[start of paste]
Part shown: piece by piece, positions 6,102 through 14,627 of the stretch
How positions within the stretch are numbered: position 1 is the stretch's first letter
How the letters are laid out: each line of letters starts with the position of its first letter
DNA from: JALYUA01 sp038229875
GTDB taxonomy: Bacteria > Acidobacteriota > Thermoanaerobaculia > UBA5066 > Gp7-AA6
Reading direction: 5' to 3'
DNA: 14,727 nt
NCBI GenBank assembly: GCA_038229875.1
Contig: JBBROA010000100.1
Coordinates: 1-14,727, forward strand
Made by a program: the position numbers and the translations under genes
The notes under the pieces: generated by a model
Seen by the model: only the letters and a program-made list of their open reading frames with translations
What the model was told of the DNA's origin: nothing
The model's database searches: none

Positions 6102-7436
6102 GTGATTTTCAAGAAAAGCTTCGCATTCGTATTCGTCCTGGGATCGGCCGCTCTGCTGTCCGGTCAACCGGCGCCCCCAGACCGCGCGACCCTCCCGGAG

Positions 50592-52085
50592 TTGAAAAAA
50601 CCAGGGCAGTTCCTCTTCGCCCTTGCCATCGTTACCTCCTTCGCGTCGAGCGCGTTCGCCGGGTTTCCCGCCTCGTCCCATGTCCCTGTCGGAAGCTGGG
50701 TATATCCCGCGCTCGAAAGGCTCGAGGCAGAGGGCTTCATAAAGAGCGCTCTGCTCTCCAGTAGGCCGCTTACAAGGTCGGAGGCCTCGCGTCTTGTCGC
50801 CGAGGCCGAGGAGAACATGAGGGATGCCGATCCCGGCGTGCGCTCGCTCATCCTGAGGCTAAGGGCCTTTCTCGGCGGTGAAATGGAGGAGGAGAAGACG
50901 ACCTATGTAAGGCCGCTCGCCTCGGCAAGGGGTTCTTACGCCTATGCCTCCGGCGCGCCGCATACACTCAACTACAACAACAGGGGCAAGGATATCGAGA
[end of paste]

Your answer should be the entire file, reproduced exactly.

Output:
Part shown: piece by piece, positions 6,102 through 14,627 of the stretch
How positions within the stretch are numbered: position 1 is the stretch's first letter
How the letters are laid out: each line of letters starts with the position of its first letter
DNA from: JALYUA01 sp038229875
GTDB taxonomy: Bacteria > Acidobacteriota > Thermoanaerobaculia > UBA5066 > Gp7-AA6
Reading direction: 5' to 3'
DNA: 14,727 nt
NCBI GenBank assembly: GCA_038229875.1
Contig: JBBROA010000100.1
Coordinates: 1-14,727, forward strand
Made by a program: the position numbers and the translations under genes
The notes under the pieces: generated by a model
Seen by the model: only the letters and a program-made list of their open reading frames with translations
What the model was told of the DNA's origin: nothing
The model's database searches: none

Positions 6102-7436
6102 GTGATTTTCAAGAAAAGCTTCGCATTCGTATTCGTCCTGGGATCGGCCGCTCTGCTGTCCGGTCAACCGGCGCCCCCAGACCGCGCGACCCTCCCGGAG

Positions 50592-52085
50592 TTGAAAAAA
50601 CCAGGGCAGTTCCTCTTCGCCCTTGCCATCGTTACCTCCTTCGCGTCGAGCGCGTTCGCCGGGTTTCCCGCCTCGTCCCATGTCCCTGTCGGAAGCTGGG
50701 TATATCCCGCGCTCGAAAGGCTCGAGGCAGAGGGCTTCATAAAGAGCGCTCTGCTCTCCAGTAGGCCGCTTACAAGGTCGGAGGCCTCGCGTCTTGTCGC
50801 CGAGGCCGAGGAGAACATGAGGGATGCCGATCCCGGCGTGCGCTCGCTCATCCTGAGGCTAAGGGCCTTTCTCGGCGGTGAAATGGAGGAGGAGAAGACG
50901 ACCTATGTAAGGCCGCTCGCCTCGGCAAGGGGTTCTTACGCCTATGCCTCCGGCGCGCCGCATACACTCAACTACAACAACAGGGGCAAGGATATCGAGA